“Why do gazillionaire musicians turn into commies after making their fortunes within a capitalist system?”Good question.Kind of hipocritical isn’t it?They reap the benefits of capitalism but despise our system.Except for a handfull of exceptions,performers w/out the “correct” political views never get a shot at the big time in the first place or are blackballed.Especially true for Hollyweird.
I think it was Laura Ingraham who said it best. “Shut up and sing!”
This is a man who made some fantastic albums that never made any money. Then he started making atrocious albums that had commercial potential so that he could make some money. I will not be lectured to by a man who so thoroughly betrayed his talent to make a quick couple of million bucks and now demands that the real middle class turn over the product of their labors to those who have committed no labors at all. I will not be persuaded by an artist who diminished the aggregate quality of art in the world just to increase the aggregate amount of bucks in his bank account and now dares to call the system of economy allowing the greatest amount of economic liberty to the greatest number of people as oppressive. I will not be ingratiated to a working class hero who has never done a days worth of work in his life.
That night, Lennon, deep thinker and humanitarian, would hit the Sunset Strip with a toilet seat around his neck and a Kotex on his head.
"Born In The USA" is anything but a patriotic song, yet it's played at many major patriotic events.
Americas Most Successful Communist (Pete Seeger)
By Howard Husock, Summer 2005
What Howe and Coser wrote in 1957 remains true: Between the progressive sentiments of Popular Front politics, and a certain kind of urban middle-brow cultural yearning, there was a deep rapportmost of all, a common anxiety and pathoswhich the Communists brilliantly exploited. . . . Even after the Popular Front lay shattered . . . the style of American mass culture retained many of its crucial elements.
Its echoes in music are ubiquitous. We hear them in John Lennons Imagine, a vapid celebration of moral relativism that, like Where Have All the Flowers Gone?, tells us that no cause is really worth fighting for:
Imagine theres no countries, It isnt hard to do Nothing to kill or die for No religion too Imagine all the people Living life in peace.
We hear the echoes, too, in the music of the man who organized the Artists for John Kerry tour: Bruce Springsteen, who specializes in depicting the desolation of American life in albums such as Nebraska and The Ghost of Tom Joad (a self-conscious reference to Guthrie). The emblematic Springsteen song, Born in the USA, laments the meaningless sacrifice of the Vietnam vet, the ultimate used and abused working-class hero:
Born down in a dead mans town The first kick I took was when I hit the ground You end up like a dog thats been beat too much Till you spend half your life just covering up.
Born in the USA, I was born in the USA I was born in the USA, born in the USA.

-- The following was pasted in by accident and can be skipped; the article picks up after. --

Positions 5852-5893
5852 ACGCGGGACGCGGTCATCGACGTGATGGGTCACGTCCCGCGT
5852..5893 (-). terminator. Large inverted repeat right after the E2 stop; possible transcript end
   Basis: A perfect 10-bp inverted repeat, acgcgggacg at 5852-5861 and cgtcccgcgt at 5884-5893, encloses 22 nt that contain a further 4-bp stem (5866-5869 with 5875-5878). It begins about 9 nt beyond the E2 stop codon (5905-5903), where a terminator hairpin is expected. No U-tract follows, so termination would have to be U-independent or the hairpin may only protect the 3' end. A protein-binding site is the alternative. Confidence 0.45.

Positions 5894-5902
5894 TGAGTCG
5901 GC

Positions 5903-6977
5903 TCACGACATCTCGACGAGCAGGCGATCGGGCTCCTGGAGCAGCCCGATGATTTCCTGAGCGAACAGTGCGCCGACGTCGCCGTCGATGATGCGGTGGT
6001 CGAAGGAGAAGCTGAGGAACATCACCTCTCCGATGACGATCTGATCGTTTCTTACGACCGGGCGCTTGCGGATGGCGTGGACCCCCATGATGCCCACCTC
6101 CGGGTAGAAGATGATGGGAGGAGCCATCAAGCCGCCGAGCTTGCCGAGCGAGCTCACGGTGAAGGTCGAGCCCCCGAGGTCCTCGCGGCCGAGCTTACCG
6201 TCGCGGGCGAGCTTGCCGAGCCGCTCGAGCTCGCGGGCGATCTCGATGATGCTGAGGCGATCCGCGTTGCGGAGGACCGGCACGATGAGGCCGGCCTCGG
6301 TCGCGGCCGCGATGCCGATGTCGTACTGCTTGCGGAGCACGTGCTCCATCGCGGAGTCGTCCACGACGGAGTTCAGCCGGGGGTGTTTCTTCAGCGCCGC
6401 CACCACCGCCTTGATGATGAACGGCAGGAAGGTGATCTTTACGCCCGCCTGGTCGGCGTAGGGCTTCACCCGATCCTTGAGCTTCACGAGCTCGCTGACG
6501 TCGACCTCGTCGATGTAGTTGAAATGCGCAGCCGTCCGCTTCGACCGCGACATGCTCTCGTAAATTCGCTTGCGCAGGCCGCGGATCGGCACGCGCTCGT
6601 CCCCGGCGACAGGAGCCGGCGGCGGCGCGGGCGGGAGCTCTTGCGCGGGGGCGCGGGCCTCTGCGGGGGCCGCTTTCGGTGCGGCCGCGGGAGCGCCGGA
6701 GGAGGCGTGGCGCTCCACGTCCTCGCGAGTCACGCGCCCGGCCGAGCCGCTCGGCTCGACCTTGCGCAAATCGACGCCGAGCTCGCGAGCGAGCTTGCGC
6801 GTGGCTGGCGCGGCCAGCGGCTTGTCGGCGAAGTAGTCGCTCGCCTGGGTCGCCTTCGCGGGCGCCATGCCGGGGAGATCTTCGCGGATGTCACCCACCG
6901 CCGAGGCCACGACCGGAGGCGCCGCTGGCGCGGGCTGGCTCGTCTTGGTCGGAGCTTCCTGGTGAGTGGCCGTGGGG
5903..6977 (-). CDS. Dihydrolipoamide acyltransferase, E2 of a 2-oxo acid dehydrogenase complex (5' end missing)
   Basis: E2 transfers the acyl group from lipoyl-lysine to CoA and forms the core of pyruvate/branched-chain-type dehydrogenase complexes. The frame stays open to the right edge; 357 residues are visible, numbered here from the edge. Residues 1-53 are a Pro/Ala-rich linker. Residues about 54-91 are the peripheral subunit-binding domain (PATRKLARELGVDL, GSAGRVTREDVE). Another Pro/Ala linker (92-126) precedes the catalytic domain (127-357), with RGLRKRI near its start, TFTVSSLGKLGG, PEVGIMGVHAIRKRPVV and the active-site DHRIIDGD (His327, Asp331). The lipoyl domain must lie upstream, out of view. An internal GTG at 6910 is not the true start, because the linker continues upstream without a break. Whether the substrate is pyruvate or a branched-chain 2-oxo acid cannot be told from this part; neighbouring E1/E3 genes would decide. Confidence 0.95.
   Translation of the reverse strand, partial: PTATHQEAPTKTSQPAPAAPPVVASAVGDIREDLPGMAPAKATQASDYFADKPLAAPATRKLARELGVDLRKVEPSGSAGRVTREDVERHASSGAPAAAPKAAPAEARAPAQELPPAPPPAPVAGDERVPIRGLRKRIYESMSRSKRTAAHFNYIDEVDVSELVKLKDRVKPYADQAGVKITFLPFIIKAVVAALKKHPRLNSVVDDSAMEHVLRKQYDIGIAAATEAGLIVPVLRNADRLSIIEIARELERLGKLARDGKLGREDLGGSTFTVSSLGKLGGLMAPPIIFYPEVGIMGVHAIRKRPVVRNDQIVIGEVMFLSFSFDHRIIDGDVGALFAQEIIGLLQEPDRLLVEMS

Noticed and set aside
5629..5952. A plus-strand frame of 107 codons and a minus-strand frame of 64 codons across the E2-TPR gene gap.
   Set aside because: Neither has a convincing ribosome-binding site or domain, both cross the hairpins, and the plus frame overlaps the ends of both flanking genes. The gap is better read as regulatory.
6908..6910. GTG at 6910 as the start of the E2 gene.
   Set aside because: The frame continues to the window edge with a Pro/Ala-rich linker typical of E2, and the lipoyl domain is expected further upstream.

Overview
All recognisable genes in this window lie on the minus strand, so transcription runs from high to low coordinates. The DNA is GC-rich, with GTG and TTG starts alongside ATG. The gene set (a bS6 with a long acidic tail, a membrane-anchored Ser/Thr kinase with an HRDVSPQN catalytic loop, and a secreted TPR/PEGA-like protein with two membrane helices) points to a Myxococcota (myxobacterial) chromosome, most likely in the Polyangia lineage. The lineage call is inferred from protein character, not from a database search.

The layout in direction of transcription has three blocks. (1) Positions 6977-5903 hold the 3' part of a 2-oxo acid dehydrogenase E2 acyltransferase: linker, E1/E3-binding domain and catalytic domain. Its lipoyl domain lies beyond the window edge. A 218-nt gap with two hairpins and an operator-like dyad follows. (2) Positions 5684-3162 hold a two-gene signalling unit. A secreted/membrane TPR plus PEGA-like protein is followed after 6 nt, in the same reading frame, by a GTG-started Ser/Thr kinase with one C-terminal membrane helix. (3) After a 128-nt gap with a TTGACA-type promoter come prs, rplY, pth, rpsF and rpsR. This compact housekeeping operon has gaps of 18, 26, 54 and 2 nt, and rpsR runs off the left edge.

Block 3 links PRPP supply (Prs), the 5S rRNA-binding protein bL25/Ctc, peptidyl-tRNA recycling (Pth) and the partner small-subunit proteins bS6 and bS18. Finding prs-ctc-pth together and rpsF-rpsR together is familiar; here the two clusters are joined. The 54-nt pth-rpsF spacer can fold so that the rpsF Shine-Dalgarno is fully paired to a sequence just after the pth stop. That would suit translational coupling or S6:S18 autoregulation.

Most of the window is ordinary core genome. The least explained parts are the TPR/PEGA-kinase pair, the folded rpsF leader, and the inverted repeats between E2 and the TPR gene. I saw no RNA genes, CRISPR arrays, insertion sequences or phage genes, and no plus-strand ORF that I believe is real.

Got in a little hometown jam So they put a rifle in my hand Sent me off to a foreign land To go and kill the yellow man.
Born in the USA. . . .
Come back home to the refinery Hiring man says Son, if it was up to me Went down to see my V.A. man He said Son, dont you understand? . . . .
Down in the shadow of the penitentiary Out by the gas fires of the refinery Im ten years burning down the road Nowhere to run aint got nowhere to go.
Born in USA, I was born in the USA. . . .
Juxtaposed with the bleak lyrical narrative of tragedy and indifference, the songs seemingly celebratory chorus becomes a parody of patriotism, implying the foolishness of the benighted blue-collar victim of the system, naive enough to think that its really a good thing to be an Americanor, God forbid, that America might be worth fighting for.
Its tempting to dismiss the politicization of popular music as of limited consequence. But as the Popular Front keenly grasped, culture mattersand music matters perhaps most of all. Allan Bloom, glossing Plato, wrote that to take the spiritual temperature of an individual or society, one must mark the music. In America, popular music provides a soundtrack for growing up. And the lyrics of that music too often deliver the message that our leaders are idiots, that our politics are corrupt, that bourgeois life is purposeless, that this country is no freer than any otherand probably less so. How can we find ourselves surprised, then, by the cool indifference that typifies many kids raised in times of affluence, freedom, and peace?
That is so true. I don't understand why entertainers have to come out with their political views and risk alienating half of the populace. In the old days, you didn't know the affiliation of Jolson, Presley, Crosby, Cole, etc. and you didn't care. Everyone just loved their music.
No he didn’t. He didn’t dump her, just allegedly cheated on her.
If you marry a man who cheats on his wife, you get a man who cheats on his wife.
When Elvis Presley was asked about his politics, he was always modest enough to say he was “just a singer.”